This is the view from the door of my new home, looking out.
Yes, I know. How can I still call it my new home when I've been here more than a year and half now? But something strange is happening to my sense of time as I get older. It was when one year had passed that I got the feeling of really having arrived, of my body knowing that it doesn't live in the city any more. I feel like I'm just starting to get properly set up and organised now. It seems to me now that you have to spend a full year, a full cycle of the seasons, in a place to really know it. Maybe when I get to the second year, this won't be my 'new' home any more.
The beautiful tree provides shade in the space immediately in front of the hut, a godsend on hot, sunny days. It's a real faerie tree with lots of deep, mysterious holes in its trunk wherein the otherwordly may dwell - not to mention an astonishing variety of plant and fungal life forms. And just beyond that, you'll see the fenced space for the vegetable garden.
When I first arrived, I assumed that the fence was to keep the possums out. I'm used to people having to fence their gardens against possums. But it turns out that even though there are some possums around here - I can hear them at night - they seem to stay in the depths of the bush and not come near the dwellings. No, it turns out that this fence was built because of the cows. They will wander right up to the hut and munch anything that takes their fancy. And so I call it the cow cage - not for keeping cows in, but for keeping them out.
The metal walls for raised beds were in place when I got here - and that's about it. There wasn't much dirt in them, and no plants except for the weeds which would cover the whole surface of the ground inside the cow cage every time you turned your back on them. It's taken me all year to build up the beds and start some plants, and the garden bed is still operating at barely half of its full potential. I've still got a long way to go. The cows are doing their bit to help - I go down to the cow paddock and collect the manure to fill up the garden beds. Then the worms come back, and we start to get new soil. Maybe by next summer it will be the bursting bed of greenery I see in my mind's eye.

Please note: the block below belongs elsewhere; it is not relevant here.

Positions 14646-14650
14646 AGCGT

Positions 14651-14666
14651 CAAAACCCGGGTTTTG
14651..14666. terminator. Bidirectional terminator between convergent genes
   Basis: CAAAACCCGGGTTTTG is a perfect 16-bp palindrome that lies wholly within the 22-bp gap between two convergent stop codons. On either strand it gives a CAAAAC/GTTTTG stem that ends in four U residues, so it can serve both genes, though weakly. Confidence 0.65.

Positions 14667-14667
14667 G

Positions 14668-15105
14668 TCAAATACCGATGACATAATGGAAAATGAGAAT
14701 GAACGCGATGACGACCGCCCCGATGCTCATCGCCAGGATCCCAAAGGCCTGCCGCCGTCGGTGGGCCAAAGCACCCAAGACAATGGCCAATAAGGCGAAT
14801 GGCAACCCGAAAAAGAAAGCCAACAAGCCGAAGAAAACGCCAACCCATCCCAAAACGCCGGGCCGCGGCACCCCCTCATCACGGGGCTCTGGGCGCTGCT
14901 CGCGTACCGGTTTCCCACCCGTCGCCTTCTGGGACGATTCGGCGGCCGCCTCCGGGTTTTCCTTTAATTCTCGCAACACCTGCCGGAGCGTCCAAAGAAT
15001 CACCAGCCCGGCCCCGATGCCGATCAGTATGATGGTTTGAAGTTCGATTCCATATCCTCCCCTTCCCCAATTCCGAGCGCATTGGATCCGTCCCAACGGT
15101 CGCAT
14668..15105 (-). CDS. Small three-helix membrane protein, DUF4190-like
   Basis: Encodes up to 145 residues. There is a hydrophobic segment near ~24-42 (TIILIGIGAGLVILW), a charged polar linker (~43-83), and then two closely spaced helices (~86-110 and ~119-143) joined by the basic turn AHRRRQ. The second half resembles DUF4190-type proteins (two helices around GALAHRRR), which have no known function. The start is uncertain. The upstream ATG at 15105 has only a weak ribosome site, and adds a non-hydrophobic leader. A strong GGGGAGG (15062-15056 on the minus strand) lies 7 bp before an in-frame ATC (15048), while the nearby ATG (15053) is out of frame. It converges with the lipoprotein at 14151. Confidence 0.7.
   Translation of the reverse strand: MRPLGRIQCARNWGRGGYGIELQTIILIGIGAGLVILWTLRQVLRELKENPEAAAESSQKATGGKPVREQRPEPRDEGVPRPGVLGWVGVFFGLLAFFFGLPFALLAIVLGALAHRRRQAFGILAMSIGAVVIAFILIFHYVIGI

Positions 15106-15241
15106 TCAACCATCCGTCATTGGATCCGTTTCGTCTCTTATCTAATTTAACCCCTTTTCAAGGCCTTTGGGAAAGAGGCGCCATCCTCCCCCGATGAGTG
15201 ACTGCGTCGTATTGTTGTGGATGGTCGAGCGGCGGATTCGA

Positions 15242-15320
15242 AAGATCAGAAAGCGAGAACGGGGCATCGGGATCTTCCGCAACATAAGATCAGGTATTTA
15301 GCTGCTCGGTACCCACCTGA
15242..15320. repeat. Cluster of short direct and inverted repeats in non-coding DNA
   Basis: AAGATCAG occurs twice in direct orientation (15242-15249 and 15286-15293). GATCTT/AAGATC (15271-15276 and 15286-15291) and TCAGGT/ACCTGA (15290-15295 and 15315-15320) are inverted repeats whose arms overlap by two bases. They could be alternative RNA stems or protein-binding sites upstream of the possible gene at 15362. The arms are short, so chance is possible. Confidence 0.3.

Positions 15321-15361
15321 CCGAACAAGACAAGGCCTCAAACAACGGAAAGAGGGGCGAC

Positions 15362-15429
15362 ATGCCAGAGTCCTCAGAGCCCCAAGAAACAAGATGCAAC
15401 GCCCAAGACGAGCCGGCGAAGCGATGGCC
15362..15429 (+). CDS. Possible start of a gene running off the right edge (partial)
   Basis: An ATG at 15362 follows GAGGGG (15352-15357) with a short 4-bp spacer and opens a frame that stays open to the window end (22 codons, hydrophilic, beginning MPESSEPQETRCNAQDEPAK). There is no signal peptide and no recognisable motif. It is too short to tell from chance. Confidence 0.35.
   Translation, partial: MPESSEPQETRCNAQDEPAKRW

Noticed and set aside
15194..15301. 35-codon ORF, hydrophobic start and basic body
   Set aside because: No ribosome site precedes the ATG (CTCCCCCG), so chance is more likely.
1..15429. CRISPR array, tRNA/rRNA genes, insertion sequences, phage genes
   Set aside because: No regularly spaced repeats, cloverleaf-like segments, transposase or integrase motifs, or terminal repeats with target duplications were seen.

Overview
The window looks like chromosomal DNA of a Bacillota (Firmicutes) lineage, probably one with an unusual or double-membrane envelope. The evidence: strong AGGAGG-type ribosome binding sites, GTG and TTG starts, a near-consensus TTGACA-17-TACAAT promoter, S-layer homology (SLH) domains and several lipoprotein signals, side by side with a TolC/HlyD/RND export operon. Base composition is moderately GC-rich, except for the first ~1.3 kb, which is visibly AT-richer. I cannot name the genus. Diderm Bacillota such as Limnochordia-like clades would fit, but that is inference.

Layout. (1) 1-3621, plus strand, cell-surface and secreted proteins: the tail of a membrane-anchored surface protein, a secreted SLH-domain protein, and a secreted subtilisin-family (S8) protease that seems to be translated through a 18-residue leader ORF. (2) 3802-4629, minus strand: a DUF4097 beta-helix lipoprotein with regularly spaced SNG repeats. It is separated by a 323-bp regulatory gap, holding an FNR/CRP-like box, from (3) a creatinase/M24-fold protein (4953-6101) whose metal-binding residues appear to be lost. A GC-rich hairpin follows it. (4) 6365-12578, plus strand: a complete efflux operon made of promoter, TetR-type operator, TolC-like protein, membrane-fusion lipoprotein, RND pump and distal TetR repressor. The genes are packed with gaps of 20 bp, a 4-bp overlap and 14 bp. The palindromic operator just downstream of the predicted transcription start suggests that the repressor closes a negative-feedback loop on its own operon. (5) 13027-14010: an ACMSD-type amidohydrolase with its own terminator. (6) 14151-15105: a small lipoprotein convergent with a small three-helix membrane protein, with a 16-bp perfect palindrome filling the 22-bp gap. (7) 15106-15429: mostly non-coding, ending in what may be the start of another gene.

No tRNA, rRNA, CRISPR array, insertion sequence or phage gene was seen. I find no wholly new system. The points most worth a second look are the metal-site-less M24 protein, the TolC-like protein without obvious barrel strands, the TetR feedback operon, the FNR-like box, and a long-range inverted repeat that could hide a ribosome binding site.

Earlier this year I read Animal, Vegetable, Miracle by Barbara Kingsolver. It's an amazing book that should be read by everyone who eats any food that they haven't grown themselves. I was inspired to do my little bit by finding an heirloom seed company to order seeds from, rather than supporting a multi-national company that is using its profits to patent and interfere with genetic material. I found The Lost Seed company online, and ordered an exciting array of seeds with such exotic monikers as Early Blood Turnip beetroots, Violet Sicilian cauliflowers and Drunken Woman lettuces.
I planted the Drunken Woman seeds while under the influence of a bottle of sparkling wine that was a birthday gift, and throughout the early spring we enjoyed the partly-maroon leaves of genunine Drunken Woman lettuces, planted by a genuine Drunken Woman. When they started to go to seed, I let them go, just to watch what would happen, even though I had no particular ambitions of seed-saving. After many years of growing various lettuces, I finally got to see what lettuce flowers look like. Not very impressive, is the answer.
But oh, what a wonderful garden-type surprise I got when I looked a little closer one day.
And over here- more babies! This is my first experience with self-seeded lettuce. I was so excited, I jumped up and down. Maybe you have to be a gardener to get that.
When I showed Majikfaerie, she said something along the lines of that was typical of the drunken sluts to just breed all over the place. I defended their anthropomorphic honour and pointed out that they are clearly good mothers, because the babies are healthy and well-nourished. It just goes to show, drunken women can be good mothers too.
And if all that wasn't exciting enough, this is the view just in front of the cow cage.